NORWICH MAN FACES FELONY CHARGES
NORWICH — The Bulletin reports a 28-year-old Norwich man faces several felony charges in connection with a December assault case in which a man was struck with the butt of a pistol and shot at during a drug deal, according to arrest and court records. Michael Knowles, of 28 Orchard St., was arraigned Friday in New London Superior Court on criminal attempt to commit second-degree robbery, criminal use of a firearm, unlawful discharge of a firearm, possession of a firearm, second-degree assault with a firearm and second-degree threatening charges. On Dec. 31, state police were notified of an assault stemming from a drug deal the day before. A 47-year-old victim told police he was struck over his eye with a pistol and shot at while trying to purchase marijuana in Montville from an individual police later identified as Knowles, according to an arrest warrant. The victim told police Knowles pointed a “long, silver handgun” at him while the two were inside a vehicle and demanded money. After a brief struggle over the gun, the victim said he was struck with the weapon as the vehicle began rolling back, according to the warrant.
PROVIDENCE, R.I. (AP) — The keel of the nation’s 20th Virginia-class attack submarine named for Oregon has been laid at the manufacturing plant for General Dynamics’ Electric Boat. The milestone was marked Saturday at a Rhode Island shipyard. It comes at a time when many in Congress and in the military are eager to get more submarines into the fleet. Electric Boat in Groton and Newport News Shipbuilding in Virginia have an agreement to build two attack submarines annually. The House and Senate Armed Services Committees have each approved bills to authorize building three submarines instead of two in some years, and authorize additional funding to prepare for the increased work. The future USS Oregon is expected to cost about $2.7 billion and be delivered to the Navy in November 2019.
ARRESTS IN NEW HAVEN RALLY, COUNTER-PROTEST
NEW HAVEN, Conn. (AP) — Police in New Haven say four people were arrested when protesters confronted a group they believed to be white supremacists. The New Haven Register reports that protesters and police clashed at a park Saturday when officers tried to disperse people opposing a group called The Proud Boys, which describes itself as believing in minimal government. The people arrested were issued summons and charged with disorderly conduct, interfering with police and other charges.
HARTFORD, Conn. (AP) — Gov. Dannel P. Malloy says he still believes filing for bankruptcy protection should be a “last resort” for Connecticut’s capital city. The Democrat told reporters Friday he has not received a request from Hartford officials to sign off on a bankruptcy filing, as required by law. City officials announced Thursday they’ve retained Greenberg Traurig LLP, a law firm founded in Miami, to provide legal services as Hartford evaluates its restructuring options. Hartford leaders are hoping to persuade state lawmakers to provide them with $40 million in additional state aid. The General Assembly, however, has not yet passed a new budget for the fiscal year that began July 1. State lawmakers are still grappling with how to cover a projected two-year, $5 billion deficit.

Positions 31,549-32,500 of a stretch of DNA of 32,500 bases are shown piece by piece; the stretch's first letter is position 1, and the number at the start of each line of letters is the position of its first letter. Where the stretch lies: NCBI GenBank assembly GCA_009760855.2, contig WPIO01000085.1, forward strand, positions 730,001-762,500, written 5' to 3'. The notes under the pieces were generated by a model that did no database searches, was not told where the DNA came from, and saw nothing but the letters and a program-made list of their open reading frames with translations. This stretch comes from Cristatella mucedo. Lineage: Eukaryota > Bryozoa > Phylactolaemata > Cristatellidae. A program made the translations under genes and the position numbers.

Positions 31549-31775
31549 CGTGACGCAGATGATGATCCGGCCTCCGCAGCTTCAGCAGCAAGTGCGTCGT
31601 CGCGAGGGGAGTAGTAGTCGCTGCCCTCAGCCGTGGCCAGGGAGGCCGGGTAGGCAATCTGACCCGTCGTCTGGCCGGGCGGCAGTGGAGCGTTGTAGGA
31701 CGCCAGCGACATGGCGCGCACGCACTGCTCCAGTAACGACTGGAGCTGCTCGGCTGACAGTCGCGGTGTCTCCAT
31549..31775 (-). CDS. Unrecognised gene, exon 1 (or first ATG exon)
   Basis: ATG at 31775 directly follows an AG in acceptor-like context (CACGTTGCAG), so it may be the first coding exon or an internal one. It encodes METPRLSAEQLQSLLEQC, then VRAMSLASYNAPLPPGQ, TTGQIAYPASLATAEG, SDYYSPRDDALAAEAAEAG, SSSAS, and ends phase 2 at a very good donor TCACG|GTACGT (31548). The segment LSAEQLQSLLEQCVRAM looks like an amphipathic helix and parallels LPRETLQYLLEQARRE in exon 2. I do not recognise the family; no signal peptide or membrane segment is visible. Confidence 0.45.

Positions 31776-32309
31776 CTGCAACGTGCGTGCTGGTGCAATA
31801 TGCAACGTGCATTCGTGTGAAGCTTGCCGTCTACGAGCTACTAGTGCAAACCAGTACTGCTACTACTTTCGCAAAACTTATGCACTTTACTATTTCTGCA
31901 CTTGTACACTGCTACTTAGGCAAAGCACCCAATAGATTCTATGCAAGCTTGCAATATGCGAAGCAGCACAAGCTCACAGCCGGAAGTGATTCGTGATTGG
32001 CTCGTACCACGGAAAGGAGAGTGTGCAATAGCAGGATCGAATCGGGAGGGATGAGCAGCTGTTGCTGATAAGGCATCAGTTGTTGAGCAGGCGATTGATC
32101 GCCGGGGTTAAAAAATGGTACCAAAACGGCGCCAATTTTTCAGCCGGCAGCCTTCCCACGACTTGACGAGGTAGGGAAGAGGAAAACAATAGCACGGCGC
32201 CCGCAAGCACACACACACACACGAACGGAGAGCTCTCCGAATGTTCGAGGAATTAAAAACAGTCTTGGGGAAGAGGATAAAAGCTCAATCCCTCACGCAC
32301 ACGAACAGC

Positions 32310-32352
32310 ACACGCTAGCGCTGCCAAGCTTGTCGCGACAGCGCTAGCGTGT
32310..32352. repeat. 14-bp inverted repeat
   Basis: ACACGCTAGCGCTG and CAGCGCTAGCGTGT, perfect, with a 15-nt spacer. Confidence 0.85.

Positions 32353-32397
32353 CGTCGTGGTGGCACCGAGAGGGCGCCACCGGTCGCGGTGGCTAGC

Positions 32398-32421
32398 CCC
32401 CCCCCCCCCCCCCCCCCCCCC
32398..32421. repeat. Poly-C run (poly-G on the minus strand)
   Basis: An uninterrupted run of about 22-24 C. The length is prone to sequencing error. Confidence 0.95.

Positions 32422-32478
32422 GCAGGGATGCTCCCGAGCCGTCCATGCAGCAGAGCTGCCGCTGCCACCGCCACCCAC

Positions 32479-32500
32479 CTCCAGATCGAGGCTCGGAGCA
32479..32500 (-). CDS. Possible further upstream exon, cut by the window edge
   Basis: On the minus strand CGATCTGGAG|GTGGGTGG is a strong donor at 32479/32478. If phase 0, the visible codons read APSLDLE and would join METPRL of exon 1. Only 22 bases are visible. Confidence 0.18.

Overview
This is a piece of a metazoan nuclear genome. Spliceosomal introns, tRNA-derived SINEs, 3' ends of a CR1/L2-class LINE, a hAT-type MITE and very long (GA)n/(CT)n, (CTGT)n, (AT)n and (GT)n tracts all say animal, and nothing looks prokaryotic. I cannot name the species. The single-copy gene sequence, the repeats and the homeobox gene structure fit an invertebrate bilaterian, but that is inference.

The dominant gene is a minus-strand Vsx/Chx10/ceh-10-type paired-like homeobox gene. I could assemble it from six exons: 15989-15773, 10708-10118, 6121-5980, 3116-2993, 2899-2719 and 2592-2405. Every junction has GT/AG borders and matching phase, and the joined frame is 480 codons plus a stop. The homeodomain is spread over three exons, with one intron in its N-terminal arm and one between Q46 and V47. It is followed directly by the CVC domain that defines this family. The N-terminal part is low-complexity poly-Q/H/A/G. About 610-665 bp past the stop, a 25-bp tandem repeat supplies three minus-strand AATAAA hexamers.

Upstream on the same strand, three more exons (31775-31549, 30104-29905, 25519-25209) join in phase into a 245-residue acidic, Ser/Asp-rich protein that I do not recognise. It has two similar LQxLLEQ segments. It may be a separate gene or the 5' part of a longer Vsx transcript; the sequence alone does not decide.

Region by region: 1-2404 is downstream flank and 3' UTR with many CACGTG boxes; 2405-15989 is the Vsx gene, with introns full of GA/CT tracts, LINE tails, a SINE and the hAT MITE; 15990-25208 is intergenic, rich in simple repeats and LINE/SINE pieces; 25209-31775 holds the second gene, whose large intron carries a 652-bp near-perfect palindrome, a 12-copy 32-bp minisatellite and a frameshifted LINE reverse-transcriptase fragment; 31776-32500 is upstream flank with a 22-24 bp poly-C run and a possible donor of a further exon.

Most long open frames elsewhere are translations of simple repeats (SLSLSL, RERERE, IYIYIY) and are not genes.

HARTFORD, Conn. (AP) — Connecticut Gov. Dannel P. Malloy says he doesn’t expect to see an agreement on a new two-year budget any time soon. Asked Friday when he thought a deal could be reached with legislative leaders, the Democrat told reporters he thinks it’s “going to be a while.” He says that’s why he wanted the General Assembly to least pass a temporary “mini budget” before the new fiscal year began on July 1. Malloy is currently running state government by executive order. He’s limited to maintaining spending on essential state services and obligations. While House Democrats hope to hold a vote July 18 on a new two-year budget, Malloy says there’s no agreement. He also noted how House and Senate Democrats and House and Senate Republicans aren’t in agreement with one another.
CLIMATE RESEARCH-PUBLIC RECORDS
PROVIDENCE, R.I. (AP) — Gov. Gina Raimondo has signed into law legislation that shields Rhode Island climate scientists and other university researchers from public records requests. Both chambers of the state General Assembly approved bills to exempt researchers at state institutions from having to disclose preliminary drafts, notes and working papers. Proponents have said the legislation is meant to help guarantee academic freedom, especially for those whose study of climate change has been impeded by records requests from opponents of the research. The legislation was signed last week by the Democratic governor. University of Rhode Island professors backed the bill. Opponents have called it an affront to transparency but other open government advocates didn’t object, arguing it merely adds clarity to an existing exemption in the law. It took effect immediately.
WATERCOLOR SOCIETY SHOW
NEWPORT, R.I. (AP) — Art lovers have a final weekend to take in the New England Watercolor Society’s latest exhibit at the Newport Art Museum. The 2017 New England Regional Juried Exhibition features 60 paintings by area artists including those from Massachusetts, Connecticut and Rhode Island. Organizers of the show, which runs through Sunday, say it’s the result of a selection process that sifted through more than 500 submissions from some of the finest watercolor artists in the region. Paintings are available for purchase. The New England Watercolor Society describes itself as one of “the oldest and most prestigious watercolor organizations in the country.” The exhibit is open from noon to 4 p.m. on Sunday. The Newport Art Museum is located at 76 Bellevue Ave. in Newport.